- They build up their reputations as effective business leaders and managers. With time, businesses start trusting MBA grads as being effective leaders, and are thus willing to hire and delegate to them to responsibilities of running the business. If a philosopher with poor people skills and no understanding of company financials tried to run a company, profits would start dropping quickly. Hence why companies don’t hire non-business-savvy philosophers to run their business.
- They ask and answer important questions about how we should live our lives and pursue knowledge
- They go to college and learn philosophy
And that right there is the problem.
Bullet 1 is itself questionable to a layperson. Many philosophers do indeed wrestle with vitally important questions that do affect our lives. But many others engage in intellectual masturbation that society doesn’t care about, and is not affected by in any way.
But put that aside for a moment, and focus on bullet 3. Because this is where Philosophers lose all respect. How do Philosophers today demonstrate convincingly to society, their expertise in their subject matter?
In an ideal world, people will recognize the expertise that philosophers have when it comes to answering moral, ethical and intellectual questions. Hence, they will delegate to philosophers the making of moral decisions & methodologies for the pursuit of knowledge. In practice, no one ever asks a philosopher for advice.
At an individual level, they go to their priests, teachers or parents… and for the most part, they do just fine. At a scientific level, philosophers are hardly ever involved in major scientific research labs. And yet, these labs are making amazing progress. At a societal level, we elect lawyers, business leaders and career politicians into office, and they are the ones making all moral decisions in public policy… and they too are getting by without any problems. Why do we need philosophers when lawyers like Obama or actors like Reagan are doing just fine?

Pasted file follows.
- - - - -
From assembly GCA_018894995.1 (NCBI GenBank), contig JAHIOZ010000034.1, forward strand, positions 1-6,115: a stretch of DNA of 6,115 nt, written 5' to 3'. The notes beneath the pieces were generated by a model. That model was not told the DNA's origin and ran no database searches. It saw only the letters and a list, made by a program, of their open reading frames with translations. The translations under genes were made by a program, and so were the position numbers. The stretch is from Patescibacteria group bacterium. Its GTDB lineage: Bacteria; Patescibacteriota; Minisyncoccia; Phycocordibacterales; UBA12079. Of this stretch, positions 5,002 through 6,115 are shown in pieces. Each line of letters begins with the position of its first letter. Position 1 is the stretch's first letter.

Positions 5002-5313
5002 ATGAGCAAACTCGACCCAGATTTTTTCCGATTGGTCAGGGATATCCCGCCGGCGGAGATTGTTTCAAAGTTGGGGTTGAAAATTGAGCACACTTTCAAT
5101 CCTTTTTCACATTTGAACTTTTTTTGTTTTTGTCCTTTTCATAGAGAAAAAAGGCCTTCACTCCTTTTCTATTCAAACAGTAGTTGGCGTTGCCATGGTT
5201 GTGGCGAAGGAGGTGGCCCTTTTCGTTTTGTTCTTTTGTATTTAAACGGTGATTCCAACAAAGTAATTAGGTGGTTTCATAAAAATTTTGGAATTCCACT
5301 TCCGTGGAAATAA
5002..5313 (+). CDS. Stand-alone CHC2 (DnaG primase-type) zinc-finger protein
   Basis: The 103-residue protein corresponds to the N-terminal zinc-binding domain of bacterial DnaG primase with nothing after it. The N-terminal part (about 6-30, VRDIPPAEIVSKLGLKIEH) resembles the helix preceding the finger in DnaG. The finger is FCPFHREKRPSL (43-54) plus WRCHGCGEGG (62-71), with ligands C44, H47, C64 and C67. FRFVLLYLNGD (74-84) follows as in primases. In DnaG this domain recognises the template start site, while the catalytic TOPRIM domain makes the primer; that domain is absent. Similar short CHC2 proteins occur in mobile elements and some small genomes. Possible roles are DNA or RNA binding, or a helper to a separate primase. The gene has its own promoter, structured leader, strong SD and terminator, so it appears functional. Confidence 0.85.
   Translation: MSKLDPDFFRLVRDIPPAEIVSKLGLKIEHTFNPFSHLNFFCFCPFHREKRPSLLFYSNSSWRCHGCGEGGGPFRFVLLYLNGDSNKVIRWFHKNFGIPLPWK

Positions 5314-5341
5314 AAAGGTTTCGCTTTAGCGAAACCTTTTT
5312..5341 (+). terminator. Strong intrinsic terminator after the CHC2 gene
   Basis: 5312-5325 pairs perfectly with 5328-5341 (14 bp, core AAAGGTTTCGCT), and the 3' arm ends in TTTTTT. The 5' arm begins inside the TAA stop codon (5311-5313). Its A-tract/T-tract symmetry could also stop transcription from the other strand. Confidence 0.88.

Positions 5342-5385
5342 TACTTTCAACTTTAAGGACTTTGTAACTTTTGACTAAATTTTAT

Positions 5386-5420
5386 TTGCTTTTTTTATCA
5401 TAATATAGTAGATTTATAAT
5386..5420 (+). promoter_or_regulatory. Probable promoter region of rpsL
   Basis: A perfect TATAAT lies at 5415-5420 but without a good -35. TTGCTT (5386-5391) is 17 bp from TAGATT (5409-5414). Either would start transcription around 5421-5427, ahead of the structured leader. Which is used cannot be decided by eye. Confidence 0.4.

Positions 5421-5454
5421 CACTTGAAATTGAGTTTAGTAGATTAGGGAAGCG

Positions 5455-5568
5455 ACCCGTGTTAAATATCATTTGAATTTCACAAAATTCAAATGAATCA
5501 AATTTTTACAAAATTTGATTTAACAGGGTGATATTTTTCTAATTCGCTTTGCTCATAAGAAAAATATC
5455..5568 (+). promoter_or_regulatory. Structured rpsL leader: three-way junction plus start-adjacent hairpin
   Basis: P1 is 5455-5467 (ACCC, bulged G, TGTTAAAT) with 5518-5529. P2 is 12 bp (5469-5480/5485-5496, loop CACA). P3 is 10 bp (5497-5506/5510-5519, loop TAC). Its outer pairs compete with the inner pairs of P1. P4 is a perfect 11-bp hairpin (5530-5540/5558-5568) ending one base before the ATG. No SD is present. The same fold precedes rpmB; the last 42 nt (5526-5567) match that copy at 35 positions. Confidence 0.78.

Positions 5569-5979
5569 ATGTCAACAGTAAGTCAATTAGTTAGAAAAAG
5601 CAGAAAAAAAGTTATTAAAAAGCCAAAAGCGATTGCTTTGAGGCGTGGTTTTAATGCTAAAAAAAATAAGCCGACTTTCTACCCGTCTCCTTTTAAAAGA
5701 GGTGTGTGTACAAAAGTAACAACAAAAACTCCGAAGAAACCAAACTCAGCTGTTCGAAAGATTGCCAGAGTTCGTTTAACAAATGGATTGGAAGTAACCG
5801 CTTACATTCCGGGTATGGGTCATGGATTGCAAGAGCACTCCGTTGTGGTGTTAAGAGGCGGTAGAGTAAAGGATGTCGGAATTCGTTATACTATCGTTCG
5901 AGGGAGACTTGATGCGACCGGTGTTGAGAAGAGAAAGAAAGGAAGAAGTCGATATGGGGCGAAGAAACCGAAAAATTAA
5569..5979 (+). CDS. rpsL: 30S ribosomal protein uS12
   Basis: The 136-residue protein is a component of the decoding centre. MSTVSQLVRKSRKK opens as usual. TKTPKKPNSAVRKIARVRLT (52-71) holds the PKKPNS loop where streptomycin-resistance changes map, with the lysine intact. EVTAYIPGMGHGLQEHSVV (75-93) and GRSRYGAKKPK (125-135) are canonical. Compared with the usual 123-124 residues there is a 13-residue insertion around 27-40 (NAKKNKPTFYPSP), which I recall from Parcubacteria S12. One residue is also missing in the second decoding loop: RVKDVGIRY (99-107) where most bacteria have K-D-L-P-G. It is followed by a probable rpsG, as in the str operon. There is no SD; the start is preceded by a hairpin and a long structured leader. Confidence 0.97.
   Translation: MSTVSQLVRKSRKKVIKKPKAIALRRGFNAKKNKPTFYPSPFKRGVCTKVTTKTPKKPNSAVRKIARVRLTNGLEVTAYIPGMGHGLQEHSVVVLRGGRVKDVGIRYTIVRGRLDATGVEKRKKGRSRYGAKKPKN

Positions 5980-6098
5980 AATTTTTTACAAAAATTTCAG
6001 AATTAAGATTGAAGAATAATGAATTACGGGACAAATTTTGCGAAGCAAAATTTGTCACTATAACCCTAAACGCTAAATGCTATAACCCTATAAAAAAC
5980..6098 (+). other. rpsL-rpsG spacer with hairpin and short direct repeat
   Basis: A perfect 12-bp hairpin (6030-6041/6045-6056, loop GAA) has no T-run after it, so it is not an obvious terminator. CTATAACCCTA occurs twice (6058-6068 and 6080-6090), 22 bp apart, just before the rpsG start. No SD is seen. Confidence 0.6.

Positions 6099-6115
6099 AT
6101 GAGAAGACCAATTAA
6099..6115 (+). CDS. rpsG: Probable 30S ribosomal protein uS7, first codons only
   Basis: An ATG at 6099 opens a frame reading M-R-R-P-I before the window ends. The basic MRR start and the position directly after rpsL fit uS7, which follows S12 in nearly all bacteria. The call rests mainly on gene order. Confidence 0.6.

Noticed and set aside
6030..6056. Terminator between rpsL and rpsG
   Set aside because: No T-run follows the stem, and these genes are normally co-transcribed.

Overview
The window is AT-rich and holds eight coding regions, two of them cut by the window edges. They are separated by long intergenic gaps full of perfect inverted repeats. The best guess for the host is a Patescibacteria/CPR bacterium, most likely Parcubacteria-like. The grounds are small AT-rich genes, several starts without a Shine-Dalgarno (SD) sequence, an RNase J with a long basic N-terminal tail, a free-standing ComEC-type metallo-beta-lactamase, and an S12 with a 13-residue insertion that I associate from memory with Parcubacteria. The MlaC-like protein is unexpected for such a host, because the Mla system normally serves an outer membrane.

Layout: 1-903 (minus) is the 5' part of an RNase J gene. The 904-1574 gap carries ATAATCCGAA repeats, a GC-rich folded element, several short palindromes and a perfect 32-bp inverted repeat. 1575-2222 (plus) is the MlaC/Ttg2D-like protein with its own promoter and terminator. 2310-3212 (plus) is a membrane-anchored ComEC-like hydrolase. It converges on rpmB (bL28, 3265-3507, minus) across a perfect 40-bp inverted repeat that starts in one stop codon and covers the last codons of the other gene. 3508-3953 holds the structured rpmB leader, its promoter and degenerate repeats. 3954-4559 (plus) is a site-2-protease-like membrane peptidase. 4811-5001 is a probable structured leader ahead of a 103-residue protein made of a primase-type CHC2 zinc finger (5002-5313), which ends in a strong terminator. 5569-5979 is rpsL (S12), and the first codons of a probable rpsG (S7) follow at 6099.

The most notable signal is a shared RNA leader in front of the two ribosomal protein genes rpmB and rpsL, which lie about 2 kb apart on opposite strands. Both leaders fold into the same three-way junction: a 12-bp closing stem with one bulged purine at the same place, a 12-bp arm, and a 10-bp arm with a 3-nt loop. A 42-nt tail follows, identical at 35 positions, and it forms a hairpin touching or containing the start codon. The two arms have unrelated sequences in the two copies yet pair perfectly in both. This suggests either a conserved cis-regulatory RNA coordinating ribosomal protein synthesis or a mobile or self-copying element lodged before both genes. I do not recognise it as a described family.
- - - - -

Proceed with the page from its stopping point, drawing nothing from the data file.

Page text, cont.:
“But wait”, you say. “These guys aren’t doing ‘just fine.’ They would be much better off if they had philosophy training. Our teachers, priests and scientists would also be much better off if they had philosophy training. In fact, everyone would be better off if they had philosophy training, and listened to the advice of us sagely philosophers.”
Well, that’s all well and good, but can you prove it? Can you demonstrate this in a clear and convincing way? Because that’s how the world works. It’s not what you know… it’s not what you may think you know… it’s what you can prove. It’s what you can demonstrate.
I don’t know what form this proof or demonstration will take. Perhaps philosophers should be expected to write mainstream books and articles, and engage in current-events debates such as income inequality and immigration reform. Perhaps the standard for excellence in Philosophy should not be publication in academic journals, but rather, thought leadership in mainstream discussions over everyday societal issues. Perhaps philosophers should aim to establish their dominance in newspapers, the same way MBAs have established their dominance in corporate governance. This is an entirely different discussion worthy of extensive deliberation by itself.
But if we really think that the study of philosophy can add value to society, it’s time philosophy left its ivory towers, walked away from its silos, and started demonstrating its value to society. To every intellectual from other disciplines. To every layman. Because that’s what separates a profession from a hobby. Because that’s what separates a scientific discipline from intellectual masturbation. If we want philosophy to be taken seriously by society, it’s time to start proving its worth.